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After the Land Acknowledgement, What’s Next? 

by Ava Maas, 1-2 Teacher

When we are at UCDS, we are in the city of Seattle, which is the ancestral land and home of the Duwamish Tribe. The Duwamish people lived here for 10,000 years and still live here today. We at UCDS honor with gratitude the land itself and the Duwamish People.

This is the Land Acknowledgment that we have up in our classroom. A Land Acknowledgement is a formal statement that recognizes and respects Indigenous Peoples as traditional stewards of this land. They have become more and more common around the country, but it is important to note that Land acknowledgment is a traditional custom dating back centuries for many Native communities and nations. For non-Indigenous communities, it’s a powerful way to show respect and to honor the Indigenous Peoples of the land in which we live. From the Duwamish Tribe’s website;  “Acknowledgement is a simple way of resisting the erasure of Indigenous histories and working towards honoring and inviting the truth.”

Land Acknowledgements are so important but are simply not enough in terms of supporting our indigenous communities. It is an essential starting point and should be done in the hopes to inspire others to take action to support Indigenous communities. If you’re delivering a land acknowledgment out of guilt or because everyone else is doing it, it may be valuable for you to participate in some self-reflection. 

So, What are some ways that you can take the important next step of taking action after your land acknowledgment? Here are two important next steps:

Amplify Indigenous Voices
Recently, following a land acknowledgment to kick off our Faculty & Staff meeting, a Faculty member shared an article that centered on visual artist Jaune Quick-to-See Smith, creator of the 1992 piece I See Red: Target. Back in July 2020, the National Gallery of Art in DC bought a painting by an Indigenous artist for the first time. When asked about why it took so long for the National Gallery of Art to acquire a work from an Indigenous artist, Smith stated; “…Because of popular myth-making, Native Americans are seen as vanished. It helps assuage the government’s guilt about an undocumented genocide, as well as stealing the whole country.” We must not let the erasure of Indigenous voices continue. Supporting Indigenous artists is a great way of resisting that.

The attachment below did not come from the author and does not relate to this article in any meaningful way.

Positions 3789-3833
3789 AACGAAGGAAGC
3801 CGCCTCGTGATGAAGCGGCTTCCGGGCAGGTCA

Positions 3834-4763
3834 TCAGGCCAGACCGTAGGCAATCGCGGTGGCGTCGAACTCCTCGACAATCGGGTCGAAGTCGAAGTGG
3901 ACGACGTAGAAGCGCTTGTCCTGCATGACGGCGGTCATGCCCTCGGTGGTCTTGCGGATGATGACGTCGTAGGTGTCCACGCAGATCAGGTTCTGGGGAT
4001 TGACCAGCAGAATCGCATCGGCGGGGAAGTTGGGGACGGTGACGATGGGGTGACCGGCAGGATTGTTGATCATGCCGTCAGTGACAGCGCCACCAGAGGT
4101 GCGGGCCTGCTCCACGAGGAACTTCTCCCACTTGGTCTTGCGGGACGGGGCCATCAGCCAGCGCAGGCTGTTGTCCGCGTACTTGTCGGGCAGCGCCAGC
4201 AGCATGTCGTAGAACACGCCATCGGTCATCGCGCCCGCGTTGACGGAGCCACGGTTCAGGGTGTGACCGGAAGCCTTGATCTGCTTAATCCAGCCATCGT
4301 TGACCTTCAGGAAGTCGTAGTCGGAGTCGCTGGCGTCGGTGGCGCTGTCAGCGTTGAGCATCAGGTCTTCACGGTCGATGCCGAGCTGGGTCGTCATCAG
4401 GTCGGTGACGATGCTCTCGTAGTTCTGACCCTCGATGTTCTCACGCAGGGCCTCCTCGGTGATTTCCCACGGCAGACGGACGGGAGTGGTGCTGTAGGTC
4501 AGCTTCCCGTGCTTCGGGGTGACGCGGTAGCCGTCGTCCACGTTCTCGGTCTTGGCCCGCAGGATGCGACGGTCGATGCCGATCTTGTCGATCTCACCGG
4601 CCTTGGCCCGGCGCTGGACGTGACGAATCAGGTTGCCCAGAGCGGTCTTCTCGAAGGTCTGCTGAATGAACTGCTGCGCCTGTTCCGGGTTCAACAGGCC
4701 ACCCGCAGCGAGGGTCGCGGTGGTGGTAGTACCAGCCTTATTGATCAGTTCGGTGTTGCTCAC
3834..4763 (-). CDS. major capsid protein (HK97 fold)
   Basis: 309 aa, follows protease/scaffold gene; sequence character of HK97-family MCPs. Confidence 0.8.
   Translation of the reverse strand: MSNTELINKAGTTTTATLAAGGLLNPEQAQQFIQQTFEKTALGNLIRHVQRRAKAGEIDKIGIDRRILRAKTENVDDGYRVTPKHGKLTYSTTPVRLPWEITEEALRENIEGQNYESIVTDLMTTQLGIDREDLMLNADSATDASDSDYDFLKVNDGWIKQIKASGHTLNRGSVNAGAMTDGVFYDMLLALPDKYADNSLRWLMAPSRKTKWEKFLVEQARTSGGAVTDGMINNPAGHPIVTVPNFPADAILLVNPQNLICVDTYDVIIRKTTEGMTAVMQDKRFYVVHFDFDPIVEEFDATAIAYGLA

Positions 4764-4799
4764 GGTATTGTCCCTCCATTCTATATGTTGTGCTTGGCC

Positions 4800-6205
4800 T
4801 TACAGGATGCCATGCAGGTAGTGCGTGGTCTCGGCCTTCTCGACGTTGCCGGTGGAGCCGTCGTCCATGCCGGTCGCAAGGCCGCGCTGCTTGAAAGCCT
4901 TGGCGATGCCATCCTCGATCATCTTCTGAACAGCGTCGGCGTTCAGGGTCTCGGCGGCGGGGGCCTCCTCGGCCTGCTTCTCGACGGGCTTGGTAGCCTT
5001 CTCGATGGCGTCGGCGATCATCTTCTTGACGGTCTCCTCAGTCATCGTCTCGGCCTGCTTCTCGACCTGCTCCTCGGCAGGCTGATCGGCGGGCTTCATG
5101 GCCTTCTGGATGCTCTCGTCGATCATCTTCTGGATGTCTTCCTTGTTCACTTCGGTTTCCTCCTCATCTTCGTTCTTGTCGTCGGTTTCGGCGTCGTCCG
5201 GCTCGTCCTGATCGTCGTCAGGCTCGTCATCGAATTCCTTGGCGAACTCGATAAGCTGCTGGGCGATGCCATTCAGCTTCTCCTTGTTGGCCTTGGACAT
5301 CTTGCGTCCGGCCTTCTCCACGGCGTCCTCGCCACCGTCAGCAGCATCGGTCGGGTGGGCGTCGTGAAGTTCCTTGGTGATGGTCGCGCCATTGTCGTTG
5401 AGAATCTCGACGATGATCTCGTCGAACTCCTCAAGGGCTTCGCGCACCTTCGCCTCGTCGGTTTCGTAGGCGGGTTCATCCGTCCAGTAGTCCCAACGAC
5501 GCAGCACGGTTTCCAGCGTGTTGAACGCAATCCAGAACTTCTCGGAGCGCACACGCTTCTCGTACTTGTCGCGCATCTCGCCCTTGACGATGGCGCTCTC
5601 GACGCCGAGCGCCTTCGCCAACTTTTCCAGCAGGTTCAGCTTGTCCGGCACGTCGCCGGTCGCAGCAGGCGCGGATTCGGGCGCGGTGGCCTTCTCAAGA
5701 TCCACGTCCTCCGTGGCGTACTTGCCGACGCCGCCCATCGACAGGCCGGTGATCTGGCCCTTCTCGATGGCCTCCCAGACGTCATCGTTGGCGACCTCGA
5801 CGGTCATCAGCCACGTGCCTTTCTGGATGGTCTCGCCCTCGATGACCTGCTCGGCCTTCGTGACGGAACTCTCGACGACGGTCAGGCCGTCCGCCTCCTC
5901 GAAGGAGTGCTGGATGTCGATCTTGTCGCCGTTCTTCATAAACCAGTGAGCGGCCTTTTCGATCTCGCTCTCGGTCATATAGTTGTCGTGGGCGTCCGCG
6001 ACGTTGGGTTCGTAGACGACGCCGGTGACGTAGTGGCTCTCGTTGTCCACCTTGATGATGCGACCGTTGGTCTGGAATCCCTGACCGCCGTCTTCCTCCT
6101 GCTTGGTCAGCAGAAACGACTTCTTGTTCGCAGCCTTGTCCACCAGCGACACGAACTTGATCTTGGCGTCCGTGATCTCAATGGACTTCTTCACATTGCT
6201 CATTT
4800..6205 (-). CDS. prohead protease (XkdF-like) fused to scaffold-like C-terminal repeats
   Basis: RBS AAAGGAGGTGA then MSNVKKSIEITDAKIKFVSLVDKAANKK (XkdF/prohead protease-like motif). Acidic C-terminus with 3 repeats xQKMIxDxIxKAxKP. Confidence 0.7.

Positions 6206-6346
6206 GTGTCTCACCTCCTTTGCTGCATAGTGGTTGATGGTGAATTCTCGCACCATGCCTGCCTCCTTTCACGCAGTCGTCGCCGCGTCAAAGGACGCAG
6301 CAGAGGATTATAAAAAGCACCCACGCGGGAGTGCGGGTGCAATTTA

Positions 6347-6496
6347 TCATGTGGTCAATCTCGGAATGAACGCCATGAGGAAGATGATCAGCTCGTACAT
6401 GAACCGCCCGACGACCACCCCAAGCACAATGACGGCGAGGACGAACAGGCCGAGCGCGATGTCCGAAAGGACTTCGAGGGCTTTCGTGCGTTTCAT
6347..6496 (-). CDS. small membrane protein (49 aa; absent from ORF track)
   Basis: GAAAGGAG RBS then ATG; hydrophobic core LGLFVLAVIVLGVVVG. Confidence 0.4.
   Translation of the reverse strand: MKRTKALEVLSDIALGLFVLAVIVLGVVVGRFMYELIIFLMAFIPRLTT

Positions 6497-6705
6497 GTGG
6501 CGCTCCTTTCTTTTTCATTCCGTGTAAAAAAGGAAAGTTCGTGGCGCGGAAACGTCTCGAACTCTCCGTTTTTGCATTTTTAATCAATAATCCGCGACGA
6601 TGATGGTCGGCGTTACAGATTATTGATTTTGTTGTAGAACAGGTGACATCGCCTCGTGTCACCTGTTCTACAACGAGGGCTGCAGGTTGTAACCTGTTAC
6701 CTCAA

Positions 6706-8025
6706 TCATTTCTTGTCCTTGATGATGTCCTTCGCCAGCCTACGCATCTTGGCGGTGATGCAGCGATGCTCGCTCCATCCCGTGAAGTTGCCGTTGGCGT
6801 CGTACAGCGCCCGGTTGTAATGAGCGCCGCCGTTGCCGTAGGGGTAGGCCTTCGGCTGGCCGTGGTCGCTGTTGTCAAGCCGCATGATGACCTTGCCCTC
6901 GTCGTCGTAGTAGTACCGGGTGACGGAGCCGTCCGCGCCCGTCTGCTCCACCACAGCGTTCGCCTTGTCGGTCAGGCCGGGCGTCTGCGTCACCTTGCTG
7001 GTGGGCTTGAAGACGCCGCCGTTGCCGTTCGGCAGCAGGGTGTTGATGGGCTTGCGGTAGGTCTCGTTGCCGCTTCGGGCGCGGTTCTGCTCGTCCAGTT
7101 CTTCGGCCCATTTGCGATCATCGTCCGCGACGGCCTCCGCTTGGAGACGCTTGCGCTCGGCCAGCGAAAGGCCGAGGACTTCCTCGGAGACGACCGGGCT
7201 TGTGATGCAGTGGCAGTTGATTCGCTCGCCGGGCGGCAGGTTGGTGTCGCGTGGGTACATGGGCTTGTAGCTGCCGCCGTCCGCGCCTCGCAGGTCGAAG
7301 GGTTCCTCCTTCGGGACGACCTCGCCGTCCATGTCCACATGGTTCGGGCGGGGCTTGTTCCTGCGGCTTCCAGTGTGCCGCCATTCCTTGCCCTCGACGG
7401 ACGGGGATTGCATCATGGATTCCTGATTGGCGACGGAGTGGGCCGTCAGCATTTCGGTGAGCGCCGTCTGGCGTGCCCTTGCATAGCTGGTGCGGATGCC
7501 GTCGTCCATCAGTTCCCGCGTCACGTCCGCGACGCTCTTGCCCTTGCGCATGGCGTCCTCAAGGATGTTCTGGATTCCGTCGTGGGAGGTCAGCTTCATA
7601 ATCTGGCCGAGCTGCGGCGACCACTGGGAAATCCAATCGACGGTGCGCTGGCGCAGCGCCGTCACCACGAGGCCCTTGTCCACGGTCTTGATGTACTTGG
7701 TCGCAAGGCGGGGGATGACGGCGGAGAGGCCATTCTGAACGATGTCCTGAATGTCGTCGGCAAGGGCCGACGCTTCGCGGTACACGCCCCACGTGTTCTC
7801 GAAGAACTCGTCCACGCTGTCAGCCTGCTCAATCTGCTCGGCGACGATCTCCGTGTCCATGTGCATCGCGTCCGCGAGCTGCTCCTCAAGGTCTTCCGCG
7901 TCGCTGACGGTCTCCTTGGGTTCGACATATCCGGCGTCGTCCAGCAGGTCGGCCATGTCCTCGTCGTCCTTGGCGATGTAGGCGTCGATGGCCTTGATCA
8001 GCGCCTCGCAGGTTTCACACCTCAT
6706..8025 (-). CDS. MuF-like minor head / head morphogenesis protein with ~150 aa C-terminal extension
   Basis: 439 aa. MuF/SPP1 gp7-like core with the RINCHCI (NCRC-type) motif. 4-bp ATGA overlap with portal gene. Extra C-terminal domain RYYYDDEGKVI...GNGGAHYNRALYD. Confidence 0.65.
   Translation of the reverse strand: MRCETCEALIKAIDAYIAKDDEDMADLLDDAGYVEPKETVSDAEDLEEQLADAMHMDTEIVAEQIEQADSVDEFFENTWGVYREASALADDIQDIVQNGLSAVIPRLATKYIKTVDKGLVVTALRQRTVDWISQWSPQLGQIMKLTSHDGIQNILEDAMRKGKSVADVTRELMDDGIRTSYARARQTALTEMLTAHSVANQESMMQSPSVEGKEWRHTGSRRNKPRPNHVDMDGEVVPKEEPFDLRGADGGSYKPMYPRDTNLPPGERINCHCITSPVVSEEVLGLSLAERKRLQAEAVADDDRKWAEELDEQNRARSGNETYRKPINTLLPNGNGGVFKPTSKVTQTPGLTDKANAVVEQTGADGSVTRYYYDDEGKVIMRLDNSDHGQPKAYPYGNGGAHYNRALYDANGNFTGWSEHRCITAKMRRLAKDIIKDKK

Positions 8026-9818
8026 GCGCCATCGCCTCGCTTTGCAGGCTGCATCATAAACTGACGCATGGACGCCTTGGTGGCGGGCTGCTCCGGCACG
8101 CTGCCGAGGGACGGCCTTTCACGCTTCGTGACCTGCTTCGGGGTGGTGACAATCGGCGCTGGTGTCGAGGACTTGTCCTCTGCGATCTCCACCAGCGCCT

Pay Real Rent/donate to Indigenous Organizations
If you are someone who lives or works in Seattle, then you are living and working on Duwamish land. The Duwamish tribe is one of 245 Indigenous tribes that are not federally recognized by the US Government, meaning that the US Government does not have just access to the resources of their homelands. Redistribution of resources is one concrete step towards justice. Real Rent Duwamish is an organization that calls on folks living and working on Duwamish land to stand in solidarity with the Indigenous peoples of this land by making monthly payments to the organization. All funds go directly to Duwamish Tribal Services (DTS) to support the revival of Duwamish culture and the vitality of the Duwamish Tribe. You can find out more about the program here.

Learn more from these resources:
Land Acknowledgement – What is it and Why is it Important?
History of the Duwamish Tribe
Native Governance Center